Let’s grab a highlighter and circle the word “stop”.
We creatives sometimes get to think that our work is so special no other job can be compared to it. It is, in fact, an area than can be pretty unique in some aspects like idea creation and inspiration finding, but, at the end of the day, it involves having a process, a method, just as any other role. We can actually pinpoint what do we have to do to have a successful creative session, as well as identify what’s actually not working, both as important.
Be a spectator
A creative session, process or brainstorming, as crazy artistic as it sounds, is something that could actually follow a pattern. In fact, it should. That’s why someone in the team should have the task to look at it from an outsider’s perspective, as if it was a spacecraft orbiting the task. This is a trustworthy way to ensure we all won’t get so focused in the job that we will forget that we’re actually committing to get to a result.
To stop is not to fail
Tattoo this on your creative conscience; stopping does not mean you have failed. It is, actually, the most intelligent thing to do when things are not working out properly or a creative process is getting stuck. It is the only way to avoid frustration and demotivation.
Stop. Adjust. Press play
Basically, this is the mantra. Once you’ve identified the problem and you’ve stopped the process just to take a break, there’s plenty of things you can do to fix it. A change of space, of people, of approach and methods like Triggers always work as a way to clear issues.
Always remember that we’re incredibly lucky for doing the job that we do and that nothing is that important to prevent you from enjoying it.
We talked to Sven to know how they are using Triggers in their daily work.
It's not easy to comment on other people's work without pissing them off or making them feel judged. Smart creatives know how to use feedback as a powerful tool to grow the quality of their work and inspire others to do better.
The creative process can be much like a rollercoaster. Up and down and up again in no time. It's impossible to avoid these emotional curves, but what you can do is identify them and fight back.
It's a good thing to fight for ideas we believe in, altho it's useless if we fight for them just because they are ours. When you work in teams to create solutions to a problem, it should never be a personal competition to see who contributed to the winning idea; it's about working together towards the same goal.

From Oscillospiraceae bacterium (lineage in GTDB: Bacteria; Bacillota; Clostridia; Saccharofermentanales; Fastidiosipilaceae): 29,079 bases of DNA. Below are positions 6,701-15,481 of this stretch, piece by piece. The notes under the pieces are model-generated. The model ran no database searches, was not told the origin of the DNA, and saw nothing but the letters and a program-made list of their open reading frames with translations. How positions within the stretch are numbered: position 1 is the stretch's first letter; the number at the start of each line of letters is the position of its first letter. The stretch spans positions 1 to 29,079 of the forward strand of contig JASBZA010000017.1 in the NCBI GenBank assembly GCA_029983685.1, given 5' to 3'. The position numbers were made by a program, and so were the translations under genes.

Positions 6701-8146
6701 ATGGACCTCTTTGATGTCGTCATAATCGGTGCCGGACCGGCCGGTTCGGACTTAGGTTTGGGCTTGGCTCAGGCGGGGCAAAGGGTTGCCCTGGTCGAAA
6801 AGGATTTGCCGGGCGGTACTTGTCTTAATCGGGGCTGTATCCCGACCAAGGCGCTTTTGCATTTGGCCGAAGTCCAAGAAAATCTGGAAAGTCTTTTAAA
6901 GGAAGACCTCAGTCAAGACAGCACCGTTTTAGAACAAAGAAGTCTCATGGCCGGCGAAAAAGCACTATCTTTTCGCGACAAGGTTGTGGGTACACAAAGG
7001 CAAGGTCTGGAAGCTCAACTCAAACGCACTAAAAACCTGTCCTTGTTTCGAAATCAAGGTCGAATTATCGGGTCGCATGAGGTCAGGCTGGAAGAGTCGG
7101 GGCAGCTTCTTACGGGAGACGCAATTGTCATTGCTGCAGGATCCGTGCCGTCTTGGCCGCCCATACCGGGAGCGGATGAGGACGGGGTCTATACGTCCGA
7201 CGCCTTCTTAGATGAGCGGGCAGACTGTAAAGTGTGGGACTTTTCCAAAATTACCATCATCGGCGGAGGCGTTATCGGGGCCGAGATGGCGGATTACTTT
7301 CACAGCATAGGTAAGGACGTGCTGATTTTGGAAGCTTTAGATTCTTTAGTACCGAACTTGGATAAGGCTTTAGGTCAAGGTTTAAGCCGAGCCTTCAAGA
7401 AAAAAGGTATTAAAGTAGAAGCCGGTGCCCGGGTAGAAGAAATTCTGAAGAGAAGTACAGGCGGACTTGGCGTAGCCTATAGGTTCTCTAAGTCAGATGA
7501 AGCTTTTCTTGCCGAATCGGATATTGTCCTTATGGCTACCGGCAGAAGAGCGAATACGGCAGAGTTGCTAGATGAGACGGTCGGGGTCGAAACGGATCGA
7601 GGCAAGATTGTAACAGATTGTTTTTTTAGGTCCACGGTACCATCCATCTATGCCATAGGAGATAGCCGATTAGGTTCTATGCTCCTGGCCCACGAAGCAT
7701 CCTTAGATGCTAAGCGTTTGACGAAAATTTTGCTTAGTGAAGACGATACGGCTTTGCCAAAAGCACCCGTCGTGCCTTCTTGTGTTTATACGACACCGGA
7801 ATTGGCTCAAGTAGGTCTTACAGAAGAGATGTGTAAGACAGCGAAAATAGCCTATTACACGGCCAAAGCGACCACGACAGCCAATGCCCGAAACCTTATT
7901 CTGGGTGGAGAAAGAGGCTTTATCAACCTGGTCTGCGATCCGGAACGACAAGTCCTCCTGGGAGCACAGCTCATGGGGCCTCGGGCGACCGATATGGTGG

It's difficult for people to go from 0 to 10 in no time. That's why we recommend you to prepare some warming exercise before you get everyone to work, especially if you are running a workshop with clients. With these simple tricks, you'll make sure you break the ice and have your team's brain ready to ideate.
Triggers is excellent opening creative paths and making it very easy for everyone to come up with ideas. Even your clients don't have any training; they'll have a great and useful time using the cards.
A goal is the essential part of a team. Without a goal, your team is just a group of people gathering around. There would be no purpose and no clear direction. That's why, before every creative meeting, we advise you to set the goal of the session very clear.
It is a common problem. It could be personality, personal situation, or trust issues. Whatever the reason is, the problem is always the same: not everyone contributes with ideas when brainstorming. Even when it could sound like a huge issue and some difficult to solve, it's not. You just need to introduce one simple step in your creative sessions: first write, then share.
Admit it. We don't know how to listen really. It's a common thing. When someone comes to tell us something, while we are listening, we already think what to answer. It's an automatic mechanism inside of us, and it usually leads to a lot of prejudges and misunderstandings.
Ideating with Triggers cards could be addictive! That isn't necessarily a bad thing (we assure you there are no health contraindications), but we recommend to put a limit on the number of cards you use for each session.